Law is an important theme in contemporary lesbian and gay politics of violence and safety. Framed in terms of activism around ‘hate crimes’, Jenness and Broad (1997), writing about the USA, suggest that only through the adoption of new law can hate, ‘become a meaningful term and the victimization associated with the problem of hate crime [be] rendered apparent and clearly defined’ (p. 172; see also Jenness and Grattet 2001). A different angle, also drawn from the USA, is found in Shane Phelan (2001) on gay and lesbian citizenship. The problem of violence against gays and lesbians, she explains, is perhaps the clearest manifestation of the denial of law:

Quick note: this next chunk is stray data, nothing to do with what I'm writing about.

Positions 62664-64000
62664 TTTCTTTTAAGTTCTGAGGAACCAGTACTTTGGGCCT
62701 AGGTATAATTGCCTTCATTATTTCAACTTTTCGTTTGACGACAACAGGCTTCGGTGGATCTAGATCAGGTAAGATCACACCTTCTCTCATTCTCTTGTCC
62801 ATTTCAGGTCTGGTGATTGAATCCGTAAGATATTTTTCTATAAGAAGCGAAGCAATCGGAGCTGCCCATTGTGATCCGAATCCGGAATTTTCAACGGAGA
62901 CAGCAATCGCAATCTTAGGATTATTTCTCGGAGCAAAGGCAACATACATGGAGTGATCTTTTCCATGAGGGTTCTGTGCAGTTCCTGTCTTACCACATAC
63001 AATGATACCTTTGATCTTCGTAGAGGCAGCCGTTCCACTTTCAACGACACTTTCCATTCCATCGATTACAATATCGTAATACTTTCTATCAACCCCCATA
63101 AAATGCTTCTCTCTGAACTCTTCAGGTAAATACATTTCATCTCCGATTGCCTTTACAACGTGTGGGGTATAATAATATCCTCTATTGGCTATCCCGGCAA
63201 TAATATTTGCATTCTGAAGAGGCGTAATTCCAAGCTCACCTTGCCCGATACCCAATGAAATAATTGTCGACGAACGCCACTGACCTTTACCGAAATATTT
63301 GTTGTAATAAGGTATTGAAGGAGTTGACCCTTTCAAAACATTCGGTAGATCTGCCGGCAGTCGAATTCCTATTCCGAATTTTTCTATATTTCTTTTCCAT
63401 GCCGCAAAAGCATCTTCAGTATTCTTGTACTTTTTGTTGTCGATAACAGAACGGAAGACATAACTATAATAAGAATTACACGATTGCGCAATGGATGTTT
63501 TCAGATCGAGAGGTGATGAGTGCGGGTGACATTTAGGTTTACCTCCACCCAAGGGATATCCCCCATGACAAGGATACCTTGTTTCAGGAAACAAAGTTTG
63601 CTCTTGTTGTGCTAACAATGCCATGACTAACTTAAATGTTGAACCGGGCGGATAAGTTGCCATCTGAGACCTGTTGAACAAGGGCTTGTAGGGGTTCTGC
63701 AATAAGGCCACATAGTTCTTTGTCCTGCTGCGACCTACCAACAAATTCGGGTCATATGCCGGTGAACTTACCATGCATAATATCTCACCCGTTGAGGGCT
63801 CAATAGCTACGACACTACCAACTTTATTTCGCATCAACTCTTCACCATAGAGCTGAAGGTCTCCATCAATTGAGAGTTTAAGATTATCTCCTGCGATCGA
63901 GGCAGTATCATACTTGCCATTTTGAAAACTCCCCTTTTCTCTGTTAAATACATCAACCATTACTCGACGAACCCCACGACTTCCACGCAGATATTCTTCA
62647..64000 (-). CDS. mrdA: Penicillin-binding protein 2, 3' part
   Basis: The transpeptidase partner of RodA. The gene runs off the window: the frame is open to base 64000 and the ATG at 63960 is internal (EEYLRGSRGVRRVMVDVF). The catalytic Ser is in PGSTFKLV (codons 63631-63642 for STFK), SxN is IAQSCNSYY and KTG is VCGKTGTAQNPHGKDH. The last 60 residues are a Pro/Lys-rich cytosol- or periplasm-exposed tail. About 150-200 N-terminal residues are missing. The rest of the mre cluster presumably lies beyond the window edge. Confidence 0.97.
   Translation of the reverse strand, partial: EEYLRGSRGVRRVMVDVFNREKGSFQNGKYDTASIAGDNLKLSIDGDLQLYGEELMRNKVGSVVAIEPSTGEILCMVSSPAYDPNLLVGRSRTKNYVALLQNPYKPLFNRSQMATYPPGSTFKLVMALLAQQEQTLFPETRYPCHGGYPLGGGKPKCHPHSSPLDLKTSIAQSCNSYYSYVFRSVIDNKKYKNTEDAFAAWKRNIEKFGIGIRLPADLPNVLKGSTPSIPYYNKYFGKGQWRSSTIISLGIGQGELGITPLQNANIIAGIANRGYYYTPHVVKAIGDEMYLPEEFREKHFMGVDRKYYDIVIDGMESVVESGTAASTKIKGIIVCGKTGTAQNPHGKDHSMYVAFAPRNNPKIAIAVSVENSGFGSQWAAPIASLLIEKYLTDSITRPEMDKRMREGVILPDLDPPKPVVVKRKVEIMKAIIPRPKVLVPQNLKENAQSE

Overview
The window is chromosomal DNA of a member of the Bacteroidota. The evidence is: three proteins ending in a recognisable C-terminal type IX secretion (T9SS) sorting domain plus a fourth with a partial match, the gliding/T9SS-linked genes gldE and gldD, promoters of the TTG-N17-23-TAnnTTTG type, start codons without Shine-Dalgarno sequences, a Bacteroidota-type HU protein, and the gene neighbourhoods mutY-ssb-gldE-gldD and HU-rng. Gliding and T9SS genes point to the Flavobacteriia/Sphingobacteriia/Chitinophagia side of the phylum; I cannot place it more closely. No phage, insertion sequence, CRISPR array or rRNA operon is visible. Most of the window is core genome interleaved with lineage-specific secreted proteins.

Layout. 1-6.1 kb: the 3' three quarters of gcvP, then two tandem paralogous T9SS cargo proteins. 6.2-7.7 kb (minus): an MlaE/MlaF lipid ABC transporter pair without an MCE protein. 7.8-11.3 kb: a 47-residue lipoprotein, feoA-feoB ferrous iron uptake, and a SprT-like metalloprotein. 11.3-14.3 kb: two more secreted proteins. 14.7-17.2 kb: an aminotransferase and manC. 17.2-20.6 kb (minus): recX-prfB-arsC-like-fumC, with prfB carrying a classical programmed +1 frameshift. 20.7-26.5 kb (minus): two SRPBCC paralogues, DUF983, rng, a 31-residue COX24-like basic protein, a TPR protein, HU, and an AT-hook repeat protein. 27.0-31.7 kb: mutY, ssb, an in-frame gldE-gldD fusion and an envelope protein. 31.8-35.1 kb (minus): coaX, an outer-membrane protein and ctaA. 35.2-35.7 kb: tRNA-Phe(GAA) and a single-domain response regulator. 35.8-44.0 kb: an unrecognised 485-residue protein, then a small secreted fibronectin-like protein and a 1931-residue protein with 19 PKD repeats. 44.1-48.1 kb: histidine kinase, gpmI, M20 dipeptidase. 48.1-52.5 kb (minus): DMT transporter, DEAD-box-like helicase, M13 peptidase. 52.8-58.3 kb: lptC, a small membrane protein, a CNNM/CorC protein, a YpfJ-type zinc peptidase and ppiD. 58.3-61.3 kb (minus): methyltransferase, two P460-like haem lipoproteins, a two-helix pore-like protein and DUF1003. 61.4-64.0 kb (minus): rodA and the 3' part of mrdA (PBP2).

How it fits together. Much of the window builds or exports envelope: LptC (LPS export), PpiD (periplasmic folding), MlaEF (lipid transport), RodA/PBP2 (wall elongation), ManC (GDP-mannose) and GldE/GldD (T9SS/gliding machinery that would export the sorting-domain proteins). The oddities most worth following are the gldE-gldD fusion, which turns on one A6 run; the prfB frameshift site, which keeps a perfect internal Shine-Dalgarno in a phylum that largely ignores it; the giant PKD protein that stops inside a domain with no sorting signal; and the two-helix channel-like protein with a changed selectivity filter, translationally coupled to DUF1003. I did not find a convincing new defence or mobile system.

The most minimal elements of legal or ‘negative’ citizenship, in which citizens trade obedience to the laws in exchange for protection, are thus denied to legal citizens who fail to meet the sexual/gender requirements for effective membership.

(Phelan 2001:23)